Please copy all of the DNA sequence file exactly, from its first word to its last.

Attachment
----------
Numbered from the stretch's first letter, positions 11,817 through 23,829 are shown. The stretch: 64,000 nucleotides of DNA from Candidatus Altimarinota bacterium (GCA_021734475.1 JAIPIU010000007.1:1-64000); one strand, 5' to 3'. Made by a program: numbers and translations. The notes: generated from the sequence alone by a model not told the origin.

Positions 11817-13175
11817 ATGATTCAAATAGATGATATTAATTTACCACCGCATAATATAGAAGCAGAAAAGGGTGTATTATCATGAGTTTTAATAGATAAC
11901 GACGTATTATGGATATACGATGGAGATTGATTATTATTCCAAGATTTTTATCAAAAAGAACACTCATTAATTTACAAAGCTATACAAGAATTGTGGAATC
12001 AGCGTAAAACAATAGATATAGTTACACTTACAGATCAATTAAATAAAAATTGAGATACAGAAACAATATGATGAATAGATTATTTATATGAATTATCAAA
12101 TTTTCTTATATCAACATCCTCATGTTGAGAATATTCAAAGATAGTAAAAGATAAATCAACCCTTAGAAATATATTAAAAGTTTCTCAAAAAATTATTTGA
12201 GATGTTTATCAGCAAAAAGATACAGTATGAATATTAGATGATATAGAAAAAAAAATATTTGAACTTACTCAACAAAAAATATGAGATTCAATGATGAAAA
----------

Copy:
Numbered from the stretch's first letter, positions 11,817 through 23,829 are shown. The stretch: 64,000 nucleotides of DNA from Candidatus Altimarinota bacterium (GCA_021734475.1 JAIPIU010000007.1:1-64000); one strand, 5' to 3'. Made by a program: numbers and translations. The notes: generated from the sequence alone by a model not told the origin.

Positions 11817-13175
11817 ATGATTCAAATAGATGATATTAATTTACCACCGCATAATATAGAAGCAGAAAAGGGTGTATTATCATGAGTTTTAATAGATAAC
11901 GACGTATTATGGATATACGATGGAGATTGATTATTATTCCAAGATTTTTATCAAAAAGAACACTCATTAATTTACAAAGCTATACAAGAATTGTGGAATC
12001 AGCGTAAAACAATAGATATAGTTACACTTACAGATCAATTAAATAAAAATTGAGATACAGAAACAATATGATGAATAGATTATTTATATGAATTATCAAA
12101 TTTTCTTATATCAACATCCTCATGTTGAGAATATTCAAAGATAGTAAAAGATAAATCAACCCTTAGAAATATATTAAAAGTTTCTCAAAAAATTATTTGA
12201 GATGTTTATCAGCAAAAAGATACAGTATGAATATTAGATGATATAGAAAAAAAAATATTTGAACTTACTCAACAAAAAATATGAGATTCAATGATGAAAA